A mental illness is a disease that causes mild to severe disturbances in a person’s thoughts and behaviors. There are over 200 types of classified mental illnesses. However, some of the most common include depression, bipolar disorder, dementia and anxiety. Mental illness symptoms vary by person and may include changes in mood, personal habits and personality.
Mental illness’ effect on workers
Mental illnesses can interfere with an Illinois employee’s capacity to perform the daily requirements of their job. For example, a mental illness may affect an employee’s ability to concentrate, handle pressure, multi-task, remain energized throughout the day, interact with others, respond to changes and filter out distracting sights, sounds and stimuli.
Like physical workplace injuries, psychological injuries are also compensable under the Illinois Workers’ Compensation Act. However, in order for these injuries to qualify, they must be linked directly to a physical injury. For example, if an employee’s manager is verbally abusive in a way that causes the employee extreme anxiety, it is not likely that they will receive workers’ compensation benefits. In contrast, a worker that suffered from a broken leg and became depressed due to their inability to work may be eligible for compensation.
Under Illinois law, the employee must be able to provide several different pieces of documentation in order to qualify for benefits to cover the effects of a mental illness. An employee is required to prove that:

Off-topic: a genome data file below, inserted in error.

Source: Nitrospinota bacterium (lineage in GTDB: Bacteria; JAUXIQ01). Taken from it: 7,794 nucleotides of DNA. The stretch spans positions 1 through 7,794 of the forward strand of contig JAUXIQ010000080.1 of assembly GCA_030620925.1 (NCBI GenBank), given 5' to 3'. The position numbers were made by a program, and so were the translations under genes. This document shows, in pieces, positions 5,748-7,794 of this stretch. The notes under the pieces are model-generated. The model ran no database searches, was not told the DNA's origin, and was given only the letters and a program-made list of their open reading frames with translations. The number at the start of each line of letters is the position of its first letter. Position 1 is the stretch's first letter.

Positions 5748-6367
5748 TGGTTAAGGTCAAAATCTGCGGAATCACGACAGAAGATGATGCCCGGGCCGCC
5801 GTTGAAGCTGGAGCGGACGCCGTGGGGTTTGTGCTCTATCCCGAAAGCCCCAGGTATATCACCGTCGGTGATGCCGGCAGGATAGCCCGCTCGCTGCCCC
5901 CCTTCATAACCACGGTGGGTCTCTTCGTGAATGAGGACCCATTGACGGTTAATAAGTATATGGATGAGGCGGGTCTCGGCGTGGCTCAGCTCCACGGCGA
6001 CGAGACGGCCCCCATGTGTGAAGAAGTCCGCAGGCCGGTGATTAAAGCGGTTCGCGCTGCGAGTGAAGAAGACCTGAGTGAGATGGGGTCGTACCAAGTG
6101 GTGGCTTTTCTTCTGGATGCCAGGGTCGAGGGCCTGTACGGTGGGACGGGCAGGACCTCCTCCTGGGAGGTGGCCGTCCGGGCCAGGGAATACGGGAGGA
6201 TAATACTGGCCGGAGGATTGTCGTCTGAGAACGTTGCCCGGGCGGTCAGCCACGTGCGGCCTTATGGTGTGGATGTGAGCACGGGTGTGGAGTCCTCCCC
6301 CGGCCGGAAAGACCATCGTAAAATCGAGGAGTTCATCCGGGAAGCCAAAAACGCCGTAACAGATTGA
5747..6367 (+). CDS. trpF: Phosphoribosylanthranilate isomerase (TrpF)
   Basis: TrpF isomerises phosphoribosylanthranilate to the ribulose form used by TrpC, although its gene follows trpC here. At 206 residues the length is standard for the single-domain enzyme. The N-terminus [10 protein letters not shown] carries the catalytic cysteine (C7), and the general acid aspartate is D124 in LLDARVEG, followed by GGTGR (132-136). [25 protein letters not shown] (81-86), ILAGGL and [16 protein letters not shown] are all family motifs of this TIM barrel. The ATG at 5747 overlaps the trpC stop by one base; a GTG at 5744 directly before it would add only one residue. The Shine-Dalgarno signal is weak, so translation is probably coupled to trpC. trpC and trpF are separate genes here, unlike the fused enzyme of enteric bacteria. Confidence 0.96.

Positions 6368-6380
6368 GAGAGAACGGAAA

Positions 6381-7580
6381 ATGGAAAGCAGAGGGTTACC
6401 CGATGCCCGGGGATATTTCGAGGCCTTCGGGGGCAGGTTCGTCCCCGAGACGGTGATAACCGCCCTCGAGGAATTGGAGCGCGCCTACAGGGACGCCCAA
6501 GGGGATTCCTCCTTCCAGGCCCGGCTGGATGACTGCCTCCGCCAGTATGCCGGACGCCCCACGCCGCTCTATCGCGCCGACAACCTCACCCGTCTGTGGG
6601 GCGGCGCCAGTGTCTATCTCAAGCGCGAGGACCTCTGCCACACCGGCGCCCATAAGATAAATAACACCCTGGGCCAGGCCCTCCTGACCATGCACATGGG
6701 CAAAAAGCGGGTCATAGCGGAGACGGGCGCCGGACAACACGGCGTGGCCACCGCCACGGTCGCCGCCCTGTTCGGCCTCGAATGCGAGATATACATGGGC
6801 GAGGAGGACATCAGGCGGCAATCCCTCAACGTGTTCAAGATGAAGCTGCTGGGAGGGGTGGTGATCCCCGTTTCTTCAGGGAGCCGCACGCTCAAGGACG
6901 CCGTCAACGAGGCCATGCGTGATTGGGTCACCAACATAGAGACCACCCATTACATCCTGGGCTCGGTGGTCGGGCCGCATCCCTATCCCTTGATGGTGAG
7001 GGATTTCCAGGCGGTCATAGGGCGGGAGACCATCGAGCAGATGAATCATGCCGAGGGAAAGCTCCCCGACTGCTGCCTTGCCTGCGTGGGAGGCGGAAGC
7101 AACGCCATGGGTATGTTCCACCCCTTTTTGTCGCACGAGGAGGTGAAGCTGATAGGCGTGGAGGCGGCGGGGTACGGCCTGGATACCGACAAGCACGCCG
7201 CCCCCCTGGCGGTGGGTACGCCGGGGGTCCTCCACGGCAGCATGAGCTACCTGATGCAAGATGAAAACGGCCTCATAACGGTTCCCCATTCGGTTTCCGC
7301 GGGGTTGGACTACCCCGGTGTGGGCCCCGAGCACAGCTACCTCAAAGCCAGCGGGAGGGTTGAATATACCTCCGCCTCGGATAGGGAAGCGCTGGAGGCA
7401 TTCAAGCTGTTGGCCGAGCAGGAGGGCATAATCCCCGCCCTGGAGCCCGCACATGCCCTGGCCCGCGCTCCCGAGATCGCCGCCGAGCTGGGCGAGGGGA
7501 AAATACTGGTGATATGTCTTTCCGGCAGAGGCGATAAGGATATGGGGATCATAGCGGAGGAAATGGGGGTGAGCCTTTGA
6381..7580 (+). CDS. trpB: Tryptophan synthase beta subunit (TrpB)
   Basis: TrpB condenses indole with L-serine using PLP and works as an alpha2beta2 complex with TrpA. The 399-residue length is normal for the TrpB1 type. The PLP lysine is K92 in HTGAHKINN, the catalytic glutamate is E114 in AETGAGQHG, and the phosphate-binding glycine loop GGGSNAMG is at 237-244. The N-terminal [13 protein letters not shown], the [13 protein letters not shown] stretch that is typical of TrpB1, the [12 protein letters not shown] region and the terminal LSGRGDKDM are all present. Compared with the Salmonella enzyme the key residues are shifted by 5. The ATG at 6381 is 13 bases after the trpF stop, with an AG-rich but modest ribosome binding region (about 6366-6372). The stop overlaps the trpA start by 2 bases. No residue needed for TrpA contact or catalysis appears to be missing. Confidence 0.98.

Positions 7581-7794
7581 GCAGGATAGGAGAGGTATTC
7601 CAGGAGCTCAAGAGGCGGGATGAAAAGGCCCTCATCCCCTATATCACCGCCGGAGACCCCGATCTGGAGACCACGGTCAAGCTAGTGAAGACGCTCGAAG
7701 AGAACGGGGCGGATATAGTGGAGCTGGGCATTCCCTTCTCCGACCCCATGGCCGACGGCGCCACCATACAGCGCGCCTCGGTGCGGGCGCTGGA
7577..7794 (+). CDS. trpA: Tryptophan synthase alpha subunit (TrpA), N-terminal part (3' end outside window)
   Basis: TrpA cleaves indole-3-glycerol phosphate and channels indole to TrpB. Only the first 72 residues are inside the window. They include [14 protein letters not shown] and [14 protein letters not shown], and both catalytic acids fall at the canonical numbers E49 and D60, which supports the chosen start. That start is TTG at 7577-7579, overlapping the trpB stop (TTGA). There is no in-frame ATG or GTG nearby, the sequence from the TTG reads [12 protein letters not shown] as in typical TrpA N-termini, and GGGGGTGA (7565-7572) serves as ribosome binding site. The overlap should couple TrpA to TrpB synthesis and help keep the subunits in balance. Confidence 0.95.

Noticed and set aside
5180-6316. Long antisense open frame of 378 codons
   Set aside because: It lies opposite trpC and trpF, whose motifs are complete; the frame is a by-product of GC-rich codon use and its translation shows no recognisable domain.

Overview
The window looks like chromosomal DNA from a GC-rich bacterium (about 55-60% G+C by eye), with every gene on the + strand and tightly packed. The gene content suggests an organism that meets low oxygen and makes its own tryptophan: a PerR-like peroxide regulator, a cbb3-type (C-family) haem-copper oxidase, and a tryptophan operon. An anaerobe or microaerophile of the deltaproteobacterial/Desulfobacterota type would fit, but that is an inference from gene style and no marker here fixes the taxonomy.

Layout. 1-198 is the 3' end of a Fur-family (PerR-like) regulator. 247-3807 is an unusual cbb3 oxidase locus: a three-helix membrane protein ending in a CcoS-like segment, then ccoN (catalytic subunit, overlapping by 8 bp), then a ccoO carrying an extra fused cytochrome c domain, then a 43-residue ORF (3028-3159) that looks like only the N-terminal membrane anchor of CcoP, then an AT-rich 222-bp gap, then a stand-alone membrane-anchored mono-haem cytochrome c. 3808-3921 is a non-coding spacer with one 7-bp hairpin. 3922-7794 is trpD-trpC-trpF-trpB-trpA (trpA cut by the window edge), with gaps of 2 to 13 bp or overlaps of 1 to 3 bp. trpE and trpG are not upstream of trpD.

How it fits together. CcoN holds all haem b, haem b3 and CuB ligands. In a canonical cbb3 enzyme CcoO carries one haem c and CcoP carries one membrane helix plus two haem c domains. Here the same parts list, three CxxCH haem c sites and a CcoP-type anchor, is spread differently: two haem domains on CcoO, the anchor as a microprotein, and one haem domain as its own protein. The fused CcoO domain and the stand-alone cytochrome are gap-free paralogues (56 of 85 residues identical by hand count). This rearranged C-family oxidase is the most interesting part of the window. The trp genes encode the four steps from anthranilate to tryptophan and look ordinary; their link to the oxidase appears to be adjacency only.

- They were employed by the cited employer on the date that the accident occurred
- Their psychological condition was either caused or aggravated by a physical injury
- The employer received notice of the employee’s condition
In addition to this documentation, it is also important for employees to make the distinction between whether they were the direct victim or bystander of the event that caused the psychological injury. The difference between direct victims and bystanders is that direct victims are those who suffered a psychological injury due to the effects of a workplace accident. In comparison, a bystander is anyone that witnessed the event. In order to prove that a person was a bystander during a workplace accident, the person must show proof that he or she was in physical danger, feared for their own safety, and suffered emotional distress as a result of witnessing the accident.
Like any other type of injury, psychological illnesses should be treated by a medical professional and the results of this treatment should be recorded. Even with this documentation and evidence, psychological injury cases can be difficult to prove and should be handled with the assistance of an attorney.